Whatever the motivations is, it’s obvious that the Chicago Police Department is enforcing bike rules much more aggressively in communities of color. All residents need to hold them accountable to stop this unjust practice immediately.

Unfortunately, in an editorial published this afternoon, instead of acknowledging that too many tickets are being issued in black communities, the Tribune editorial board made the case that too few are being written in other neighborhoods. What’s needed, they argued, is a North Side crackdown on – you guessed it – the bicycle menace. After all, scofflaws on bikes pose a grave danger to people on foot:

No neighborhood is immune from bicyclists who flout the law. There’s the irksome scofflaw who prefers to ride on the sidewalk, selfishly oblivious to pedestrians worried about getting clipped by a passing pedal. There are the red-light runners, who zip through intersections as if they’ve been given papal dispensation. Cyclists who ride on the wrong side of the road, bikers who treat pedestrians in a crosswalk like pylons in an obstacle course, the list goes on.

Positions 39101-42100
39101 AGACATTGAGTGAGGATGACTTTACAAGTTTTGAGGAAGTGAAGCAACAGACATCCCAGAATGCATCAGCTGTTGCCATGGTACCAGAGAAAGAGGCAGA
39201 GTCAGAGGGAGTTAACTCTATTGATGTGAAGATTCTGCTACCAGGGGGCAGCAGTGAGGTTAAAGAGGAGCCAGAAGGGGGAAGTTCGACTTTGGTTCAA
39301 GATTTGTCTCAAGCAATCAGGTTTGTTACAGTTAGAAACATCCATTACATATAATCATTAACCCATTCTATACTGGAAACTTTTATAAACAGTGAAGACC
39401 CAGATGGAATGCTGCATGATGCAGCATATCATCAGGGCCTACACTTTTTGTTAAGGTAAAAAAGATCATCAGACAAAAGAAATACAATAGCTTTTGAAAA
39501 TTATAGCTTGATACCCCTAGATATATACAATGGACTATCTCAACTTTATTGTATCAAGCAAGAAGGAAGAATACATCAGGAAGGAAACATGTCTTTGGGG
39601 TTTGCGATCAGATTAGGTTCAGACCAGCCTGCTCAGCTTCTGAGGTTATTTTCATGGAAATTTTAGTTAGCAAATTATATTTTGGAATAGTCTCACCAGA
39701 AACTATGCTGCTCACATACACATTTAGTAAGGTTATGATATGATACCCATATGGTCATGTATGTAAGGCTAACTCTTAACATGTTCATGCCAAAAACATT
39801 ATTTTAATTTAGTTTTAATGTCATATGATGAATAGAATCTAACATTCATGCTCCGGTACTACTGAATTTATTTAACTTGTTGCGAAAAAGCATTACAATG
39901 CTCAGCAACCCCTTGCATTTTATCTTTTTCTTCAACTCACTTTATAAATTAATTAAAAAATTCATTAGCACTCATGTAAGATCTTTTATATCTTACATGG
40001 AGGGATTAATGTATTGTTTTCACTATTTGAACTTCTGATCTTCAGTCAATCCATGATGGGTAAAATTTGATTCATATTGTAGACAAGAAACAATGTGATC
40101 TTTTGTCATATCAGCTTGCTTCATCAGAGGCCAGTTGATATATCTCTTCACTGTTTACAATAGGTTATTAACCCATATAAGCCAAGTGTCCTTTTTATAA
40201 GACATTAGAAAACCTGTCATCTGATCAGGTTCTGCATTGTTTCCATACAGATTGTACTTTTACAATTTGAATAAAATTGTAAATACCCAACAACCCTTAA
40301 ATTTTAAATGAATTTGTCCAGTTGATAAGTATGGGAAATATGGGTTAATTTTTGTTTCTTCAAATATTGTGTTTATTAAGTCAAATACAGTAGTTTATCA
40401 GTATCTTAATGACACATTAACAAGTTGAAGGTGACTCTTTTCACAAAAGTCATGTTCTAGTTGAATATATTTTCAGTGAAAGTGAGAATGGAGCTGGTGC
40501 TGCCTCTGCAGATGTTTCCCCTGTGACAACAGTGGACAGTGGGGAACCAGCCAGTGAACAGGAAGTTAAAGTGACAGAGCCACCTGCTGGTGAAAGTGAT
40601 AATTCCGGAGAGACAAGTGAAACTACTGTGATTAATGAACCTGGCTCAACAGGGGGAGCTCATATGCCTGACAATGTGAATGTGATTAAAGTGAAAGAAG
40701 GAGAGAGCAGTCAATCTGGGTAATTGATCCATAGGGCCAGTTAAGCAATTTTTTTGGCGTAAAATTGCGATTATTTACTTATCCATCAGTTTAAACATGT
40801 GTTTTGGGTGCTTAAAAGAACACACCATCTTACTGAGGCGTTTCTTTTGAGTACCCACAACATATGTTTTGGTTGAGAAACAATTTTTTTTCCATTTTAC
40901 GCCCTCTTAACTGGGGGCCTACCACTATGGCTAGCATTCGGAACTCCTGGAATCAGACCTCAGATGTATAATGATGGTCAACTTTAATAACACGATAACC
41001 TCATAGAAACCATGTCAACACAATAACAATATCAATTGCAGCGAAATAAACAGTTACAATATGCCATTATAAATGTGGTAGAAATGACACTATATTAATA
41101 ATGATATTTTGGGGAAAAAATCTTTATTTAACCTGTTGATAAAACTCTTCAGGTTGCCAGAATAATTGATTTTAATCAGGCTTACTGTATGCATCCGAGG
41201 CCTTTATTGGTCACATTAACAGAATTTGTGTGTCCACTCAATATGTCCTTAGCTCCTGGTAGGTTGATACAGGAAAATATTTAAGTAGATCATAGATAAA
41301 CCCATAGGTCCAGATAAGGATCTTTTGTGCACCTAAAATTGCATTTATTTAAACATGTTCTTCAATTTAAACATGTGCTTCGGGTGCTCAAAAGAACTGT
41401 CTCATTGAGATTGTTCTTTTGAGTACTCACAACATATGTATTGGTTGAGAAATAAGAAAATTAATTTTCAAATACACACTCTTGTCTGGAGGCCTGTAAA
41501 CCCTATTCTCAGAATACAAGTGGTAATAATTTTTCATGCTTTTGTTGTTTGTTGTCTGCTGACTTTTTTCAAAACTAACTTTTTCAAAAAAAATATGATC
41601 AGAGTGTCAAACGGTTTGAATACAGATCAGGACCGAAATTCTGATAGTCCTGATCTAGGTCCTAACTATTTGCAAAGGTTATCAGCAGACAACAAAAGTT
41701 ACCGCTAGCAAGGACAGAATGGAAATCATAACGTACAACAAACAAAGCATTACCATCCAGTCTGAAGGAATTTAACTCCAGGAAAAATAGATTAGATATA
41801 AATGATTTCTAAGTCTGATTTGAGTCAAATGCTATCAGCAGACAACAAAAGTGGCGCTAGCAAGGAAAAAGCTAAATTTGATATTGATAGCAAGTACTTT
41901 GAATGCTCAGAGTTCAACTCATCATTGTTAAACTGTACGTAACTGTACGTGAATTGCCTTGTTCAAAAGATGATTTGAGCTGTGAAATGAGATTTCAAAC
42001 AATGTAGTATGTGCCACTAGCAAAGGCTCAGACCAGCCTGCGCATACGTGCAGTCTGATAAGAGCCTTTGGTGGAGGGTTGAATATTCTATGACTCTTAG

Plus, they argued, slapping bicyclists with fines is for their own good. “There are just too many bicyclists on city streets these days — and too many cyclist injuries and deaths — for cyclists to view the rules of the road as optional.”

It’s certainly true that the small minority of Chicago cyclists who speed down crowded sidewalks, or mindlessly bomb red lights with no regard for cross traffic, are a danger to themselves and others and deserve to be ticketed. But the numbers of tickets issued in black neighborhoods, and anecdotes from cyclists in Wisniewski’s article, indicates that, in these areas, the police are also ticketing for harmless behavior such as slow sidewalk riding and “Idaho Stops.”

The latter is the extremely common and totally safe practice of cyclists treating a red light like a stop sign, or a stop sign like a yield sign, which is completely legal in Idaho. In fact, in December Wisniewski was the first to report on a DePaul University study that recommended legalizing the Idaho Stop in Chicago and elsewhere.